SOLUTION MTH 142 Practice Problems for Exam 2 - Spring 2000

Last changed: March 30 (a more complete answer No.15 was added since March 12)

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NOTE: The last line of answer 10 was modified. Also, please correct the following images:
  problems 4,5,6,7,8,9, the Riemann sums should begin at j = 0
  problem 12 b, change a0 = Pi/2

  1. a) Take $y=-x^2$ in $e^y = 1 + \frac{1}{1\!} y +\frac{1}{2\!} y^2 + \cdots$ to get

  2. \begin{displaymath}e^{-x^2} = 1 + \frac{1}{1\!} (-x^2) +\frac{1}{2\!} (-x^2)^2 + \cdots =1 - x^2 + \frac{1}{2} x^4 + \cdots\end{displaymath}

    This gives the answer in less time than actually calculating the coefficients one by one (which is ok too).

    b) Replace the function by the first few terms of the series to get \begin{displaymath}\lim_{x\rightarrow 0} \frac{-1+(1 - x^2 + \frac{1}{2} x^4)}{......} =\lim_{x\rightarrow 0} \frac{- 1 + \frac{1}{2} x^2}{1} =-1\end{displaymath}


  3. a) Direct calculation gives the polynomial

  4. \begin{displaymath}1 + 2 (x - \frac{\pi}{4}) +2 (x - \frac{\pi}{4})^2 + \frac{8}{3} (x - \frac{\pi}{4})^3\end{displaymath}

    b)

    From the plot above we see that the gap between f ( x ) and p ( x ) is the largest at the endpoint x = 1.2.
    Therefore the maximum error in the interval (0.7,1.2) is E = f ( 1.2 ) - P (1.2 ) = 0.20911


  5. a) The radius of convergence is given by

  6. \begin{displaymath}r = \lim_{n \rightarrow \infty} \frac{\vert a_n \vert}{\vert ......\lim_{n \rightarrow \infty} \frac{n}{(n+1) 3} =\frac{1}{3}\end{displaymath}

    b) The interval $(2 - \frac{1}{3},2+\frac{1}{3})=(\frac{5}{3},\frac{7}{3})$


  7. a) By taking sections perpendicular to the axis of rotation, we get ``washers''. At the tickmark $x_j$ the washer has inner radius $r_j = 2 x^2_j$, outer radius $R_j =1$, and thickness $\Delta x$.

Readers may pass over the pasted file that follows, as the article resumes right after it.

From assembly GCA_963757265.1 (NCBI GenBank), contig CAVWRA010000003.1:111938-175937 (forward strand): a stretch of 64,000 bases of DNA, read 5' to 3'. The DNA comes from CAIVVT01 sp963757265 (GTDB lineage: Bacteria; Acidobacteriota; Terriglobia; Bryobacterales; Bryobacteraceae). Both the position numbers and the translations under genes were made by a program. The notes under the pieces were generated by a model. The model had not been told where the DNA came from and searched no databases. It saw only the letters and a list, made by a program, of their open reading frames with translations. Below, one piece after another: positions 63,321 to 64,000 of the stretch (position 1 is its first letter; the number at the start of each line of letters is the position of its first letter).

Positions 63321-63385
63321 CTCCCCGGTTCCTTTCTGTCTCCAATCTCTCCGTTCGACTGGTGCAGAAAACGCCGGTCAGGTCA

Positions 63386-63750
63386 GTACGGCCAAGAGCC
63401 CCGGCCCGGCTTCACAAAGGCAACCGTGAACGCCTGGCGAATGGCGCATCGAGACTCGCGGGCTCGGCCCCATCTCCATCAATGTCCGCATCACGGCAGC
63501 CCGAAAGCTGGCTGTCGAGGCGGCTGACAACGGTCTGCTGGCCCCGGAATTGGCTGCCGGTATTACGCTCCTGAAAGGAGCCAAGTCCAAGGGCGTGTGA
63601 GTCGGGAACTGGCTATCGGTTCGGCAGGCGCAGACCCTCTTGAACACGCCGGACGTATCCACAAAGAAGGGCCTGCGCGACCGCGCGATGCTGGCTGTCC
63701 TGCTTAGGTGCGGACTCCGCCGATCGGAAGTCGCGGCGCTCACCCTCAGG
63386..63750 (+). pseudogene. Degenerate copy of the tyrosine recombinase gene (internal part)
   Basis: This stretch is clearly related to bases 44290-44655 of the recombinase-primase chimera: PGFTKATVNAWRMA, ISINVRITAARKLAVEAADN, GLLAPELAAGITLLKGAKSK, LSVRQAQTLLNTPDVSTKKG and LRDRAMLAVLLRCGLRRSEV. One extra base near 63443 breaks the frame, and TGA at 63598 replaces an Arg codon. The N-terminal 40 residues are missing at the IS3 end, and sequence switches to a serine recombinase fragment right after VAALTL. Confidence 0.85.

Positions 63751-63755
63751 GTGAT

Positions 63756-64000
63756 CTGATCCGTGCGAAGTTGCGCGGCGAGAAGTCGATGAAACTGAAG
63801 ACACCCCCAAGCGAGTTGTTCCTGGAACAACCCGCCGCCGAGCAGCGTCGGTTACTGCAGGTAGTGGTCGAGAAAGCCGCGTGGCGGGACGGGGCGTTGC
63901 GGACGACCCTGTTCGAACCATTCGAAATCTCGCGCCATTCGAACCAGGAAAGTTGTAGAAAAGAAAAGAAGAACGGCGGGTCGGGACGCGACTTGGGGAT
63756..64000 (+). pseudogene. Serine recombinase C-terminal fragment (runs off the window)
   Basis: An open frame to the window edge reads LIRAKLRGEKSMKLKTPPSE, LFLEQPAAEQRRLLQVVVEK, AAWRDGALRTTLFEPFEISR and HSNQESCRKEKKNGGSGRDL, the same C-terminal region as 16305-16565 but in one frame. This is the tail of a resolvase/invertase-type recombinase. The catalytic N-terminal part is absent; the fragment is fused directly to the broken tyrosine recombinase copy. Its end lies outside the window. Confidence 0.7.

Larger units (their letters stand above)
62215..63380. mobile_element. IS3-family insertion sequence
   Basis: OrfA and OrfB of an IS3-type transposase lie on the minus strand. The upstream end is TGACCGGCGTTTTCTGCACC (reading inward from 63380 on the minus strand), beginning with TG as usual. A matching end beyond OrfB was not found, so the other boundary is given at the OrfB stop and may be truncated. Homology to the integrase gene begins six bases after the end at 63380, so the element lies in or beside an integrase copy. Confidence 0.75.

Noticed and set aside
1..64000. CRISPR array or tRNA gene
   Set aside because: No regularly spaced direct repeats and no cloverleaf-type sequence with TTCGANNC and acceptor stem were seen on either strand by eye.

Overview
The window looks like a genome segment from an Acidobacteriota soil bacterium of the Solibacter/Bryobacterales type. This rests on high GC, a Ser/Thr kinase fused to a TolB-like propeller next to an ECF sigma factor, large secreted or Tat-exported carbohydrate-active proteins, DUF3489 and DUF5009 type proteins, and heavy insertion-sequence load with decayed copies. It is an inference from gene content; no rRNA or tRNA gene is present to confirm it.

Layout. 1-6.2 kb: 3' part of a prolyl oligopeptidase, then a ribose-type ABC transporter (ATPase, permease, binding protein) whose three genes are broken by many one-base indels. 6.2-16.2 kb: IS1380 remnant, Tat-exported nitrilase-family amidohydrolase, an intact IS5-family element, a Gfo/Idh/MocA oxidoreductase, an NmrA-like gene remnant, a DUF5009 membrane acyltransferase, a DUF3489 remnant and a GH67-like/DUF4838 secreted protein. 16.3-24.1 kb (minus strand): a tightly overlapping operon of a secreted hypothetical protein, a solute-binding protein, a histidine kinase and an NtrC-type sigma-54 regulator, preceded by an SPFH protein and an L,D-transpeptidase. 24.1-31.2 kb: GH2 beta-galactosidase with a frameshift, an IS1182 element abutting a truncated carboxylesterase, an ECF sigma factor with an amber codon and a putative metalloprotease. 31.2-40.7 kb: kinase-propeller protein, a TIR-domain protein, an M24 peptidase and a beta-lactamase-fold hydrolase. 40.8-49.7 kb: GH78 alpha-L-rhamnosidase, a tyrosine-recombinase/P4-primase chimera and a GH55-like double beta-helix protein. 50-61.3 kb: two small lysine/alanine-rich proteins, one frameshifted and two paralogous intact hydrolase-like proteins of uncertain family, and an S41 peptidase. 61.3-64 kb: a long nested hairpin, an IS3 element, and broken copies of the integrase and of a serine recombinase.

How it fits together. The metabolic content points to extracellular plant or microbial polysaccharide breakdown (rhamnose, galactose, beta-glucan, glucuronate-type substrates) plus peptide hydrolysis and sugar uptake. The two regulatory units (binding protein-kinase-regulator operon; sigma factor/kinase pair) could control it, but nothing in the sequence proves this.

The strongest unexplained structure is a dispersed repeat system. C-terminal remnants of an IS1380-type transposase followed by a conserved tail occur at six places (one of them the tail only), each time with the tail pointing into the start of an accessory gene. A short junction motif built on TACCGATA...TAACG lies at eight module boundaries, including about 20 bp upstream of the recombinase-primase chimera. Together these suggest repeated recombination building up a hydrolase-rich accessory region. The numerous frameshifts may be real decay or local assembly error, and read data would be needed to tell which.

8. The Riemann sum that approximates the volumen is
    \begin{displaymath}V \approx \sum_{j=0}^n (\pi R^2_j - \pi r^2_j ) \Delta x =\sum_{j=0}^n (\pi 1^2 - \pi (2 x_j^2)^2 ) \Delta x\end{displaymath}

    The volume is obtained by taking limit as $\Delta x \rightarrow 0$. We have,
    \begin{displaymath}Vol(S) = \int_0^{\sqrt{2}/2} (\pi - \pi 4 x^4 ) dx= \frac{2 \sqrt{2} \pi}{5} \approx 1.777153\end{displaymath}


  9. a) By taking sections perpendicular to the axis of rotation, we get ``disks''. At the tickmark $y_j$ the radius $r_j = x_j = \sqrt{y_j /2}$ and thickness $\Delta y$. The Riemann sum that approximates the volumen is

  10. \begin{displaymath}\sum_{j=0}^n \pi R^2_j \Delta y =\sum_{j=0}^n \pi (\sqrt{y_j /2})^2\Delta y=\sum_{j=0}^n \pi y_j /2 \Delta y\end{displaymath}

    b) The volume is obtained by taking limit as $\Delta y \rightarrow 0$. We have,
    \begin{displaymath}Vol(S) = \int_0^{1} \frac{\pi}{2} y dy = \frac{\pi}{4}\end{displaymath}



     
     
  11. a)

  12. \begin{displaymath}\sum_{j=0}^n \frac{0.004}{1+r^2_j} 2 \pi r \Delta r \end{displaymath}
     
     

    b)
    \begin{displaymath}\int_0^{7000} \frac{(0.004) 2 \pi r}{1+r^2} \Delta r \end{displaymath}


  13. a)